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Independent Component Analysis of Gait-Related Movement Artifact Recorded using EEG Electrodes during Treadmill Walking

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      There has been a recent surge in the use of electroencephalography (EEG) as a tool for mobile brain imaging due to its portability and fine time resolution. When EEG is combined with independent component analysis (ICA) and source localization techniques, it can model electrocortical activity as arising from temporally independent signals located in spatially distinct cortical areas. However, for mobile tasks, it is not clear how movement artifacts influence ICA and source localization. We devised a novel method to collect pure movement artifact data (devoid of any electrophysiological signals) with a 256-channel EEG system. We first blocked true electrocortical activity using a silicone swim cap. Over the silicone layer, we placed a simulated scalp with electrical properties similar to real human scalp. We collected EEG movement artifact signals from ten healthy, young subjects wearing this setup as they walked on a treadmill at speeds from 0.4–1.6 m/s. We performed ICA and dipole fitting on the EEG movement artifact data to quantify how accurately these methods would identify the artifact signals as non-neural. ICA and dipole fitting accurately localized 99% of the independent components in non-neural locations or lacked dipolar characteristics. The remaining 1% of sources had locations within the brain volume and low residual variances, but had topographical maps, power spectra, time courses, and event related spectral perturbations typical of non-neural sources. Caution should be exercised when interpreting ICA for data that includes semi-periodic artifacts including artifact arising from human walking. Alternative methods are needed for the identification and separation of movement artifact in mobile EEG signals, especially methods that can be performed in real time. Separating true brain signals from motion artifact could clear the way for EEG brain computer interfaces for assistance during mobile activities, such as walking.

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          We derive a new self-organizing learning algorithm that maximizes the information transferred in a network of nonlinear units. The algorithm does not assume any knowledge of the input distributions, and is defined here for the zero-noise limit. Under these conditions, information maximization has extra properties not found in the linear case (Linsker 1989). The nonlinearities in the transfer function are able to pick up higher-order moments of the input distributions and perform something akin to true redundancy reduction between units in the output representation. This enables the network to separate statistically independent components in the inputs: a higher-order generalization of principal components analysis. We apply the network to the source separation (or cocktail party) problem, successfully separating unknown mixtures of up to 10 speakers. We also show that a variant on the network architecture is able to perform blind deconvolution (cancellation of unknown echoes and reverberation in a speech signal). Finally, we derive dependencies of information transfer on time delays. We suggest that information maximization provides a unifying framework for problems in "blind" signal processing.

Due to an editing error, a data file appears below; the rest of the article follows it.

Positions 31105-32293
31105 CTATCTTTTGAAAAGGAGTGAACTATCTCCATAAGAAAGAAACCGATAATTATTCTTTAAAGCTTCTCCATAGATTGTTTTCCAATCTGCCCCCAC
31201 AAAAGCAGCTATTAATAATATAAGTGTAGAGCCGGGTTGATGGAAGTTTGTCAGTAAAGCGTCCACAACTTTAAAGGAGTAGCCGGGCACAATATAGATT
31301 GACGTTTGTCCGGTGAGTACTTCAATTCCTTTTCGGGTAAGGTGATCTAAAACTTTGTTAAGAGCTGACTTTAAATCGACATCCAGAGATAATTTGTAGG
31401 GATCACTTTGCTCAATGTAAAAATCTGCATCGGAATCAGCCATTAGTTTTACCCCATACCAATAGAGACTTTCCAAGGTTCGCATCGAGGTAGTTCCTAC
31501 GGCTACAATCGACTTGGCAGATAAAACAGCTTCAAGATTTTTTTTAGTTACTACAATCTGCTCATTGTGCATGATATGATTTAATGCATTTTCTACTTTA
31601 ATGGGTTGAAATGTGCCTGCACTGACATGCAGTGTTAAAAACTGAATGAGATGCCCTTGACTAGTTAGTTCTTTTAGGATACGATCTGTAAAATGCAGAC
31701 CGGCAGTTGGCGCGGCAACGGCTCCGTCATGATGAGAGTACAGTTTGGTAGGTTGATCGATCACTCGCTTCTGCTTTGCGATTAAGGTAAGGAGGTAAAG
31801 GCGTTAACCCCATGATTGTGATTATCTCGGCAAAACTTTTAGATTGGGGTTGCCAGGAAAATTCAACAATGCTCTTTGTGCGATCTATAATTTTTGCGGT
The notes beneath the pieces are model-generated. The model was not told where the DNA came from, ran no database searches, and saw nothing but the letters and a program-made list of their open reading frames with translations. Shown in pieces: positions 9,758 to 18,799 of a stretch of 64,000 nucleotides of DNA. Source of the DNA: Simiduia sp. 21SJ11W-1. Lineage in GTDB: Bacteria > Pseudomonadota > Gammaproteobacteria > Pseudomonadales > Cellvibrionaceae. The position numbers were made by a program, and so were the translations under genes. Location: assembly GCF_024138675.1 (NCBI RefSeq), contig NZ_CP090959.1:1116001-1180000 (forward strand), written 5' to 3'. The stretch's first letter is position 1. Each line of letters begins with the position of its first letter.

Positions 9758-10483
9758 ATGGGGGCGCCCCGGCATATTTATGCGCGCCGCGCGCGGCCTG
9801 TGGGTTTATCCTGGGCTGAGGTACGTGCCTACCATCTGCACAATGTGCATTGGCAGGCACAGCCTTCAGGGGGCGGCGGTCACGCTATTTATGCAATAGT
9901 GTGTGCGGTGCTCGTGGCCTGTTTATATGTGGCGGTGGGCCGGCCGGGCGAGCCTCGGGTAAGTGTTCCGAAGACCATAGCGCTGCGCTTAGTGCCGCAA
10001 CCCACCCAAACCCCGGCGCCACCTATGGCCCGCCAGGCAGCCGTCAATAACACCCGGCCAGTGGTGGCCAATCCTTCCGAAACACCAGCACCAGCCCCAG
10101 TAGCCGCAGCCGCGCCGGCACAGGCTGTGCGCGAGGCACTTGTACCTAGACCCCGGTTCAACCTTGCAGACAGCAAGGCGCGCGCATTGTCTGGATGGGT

Author and article information

            1School of Kinesiology, University of Michigan Ann Arbor, MI, USA
            2Department of Mathematics and Statistics, University of Minnesota Duluth Duluth, MN, USA
            3Department of Biomedical Engineering, University of Michigan Ann Arbor, MI, USA
            Author notes

            Edited by: John J. Foxe, University of Rochester Medical Center, USA

            Reviewed by: Richard B. Reilly, Trinity College Dublin, Ireland; Johanna Wagner, Graz University of Technology, Austria; Thomas C. Bulea, National Institutes of Health, USA

            *Correspondence: Kristine L. Snyder klsnyder@
            Front Hum Neurosci
            Front Hum Neurosci
            Front. Hum. Neurosci.
            Frontiers in Human Neuroscience
            Frontiers Media S.A.
            01 December 2015
            : 9
            4664645 10.3389/fnhum.2015.00639
            Copyright © 2015 Snyder, Kline, Huang and Ferris.

            This is an open-access article distributed under the terms of the Creative Commons Attribution License (CC BY). The use, distribution and reproduction in other forums is permitted, provided the original author(s) or licensor are credited and that the original publication in this journal is cited, in accordance with accepted academic practice. No use, distribution or reproduction is permitted which does not comply with these terms.

            Figures: 6, Tables: 2, Equations: 1, References: 64, Pages: 13, Words: 7671
            Funded by: U.S. Army Research Laboratory 10.13039/100006754
            Award ID: W911NF-09-1-0139
            Award ID: W911NF-10-2-0022
            Funded by: National Institutes of Health 10.13039/100000002
            Award ID: R01-NS073649
            Funded by: National Science Foundation 10.13039/100000001
            Award ID: DBI-1202720
            Original Research


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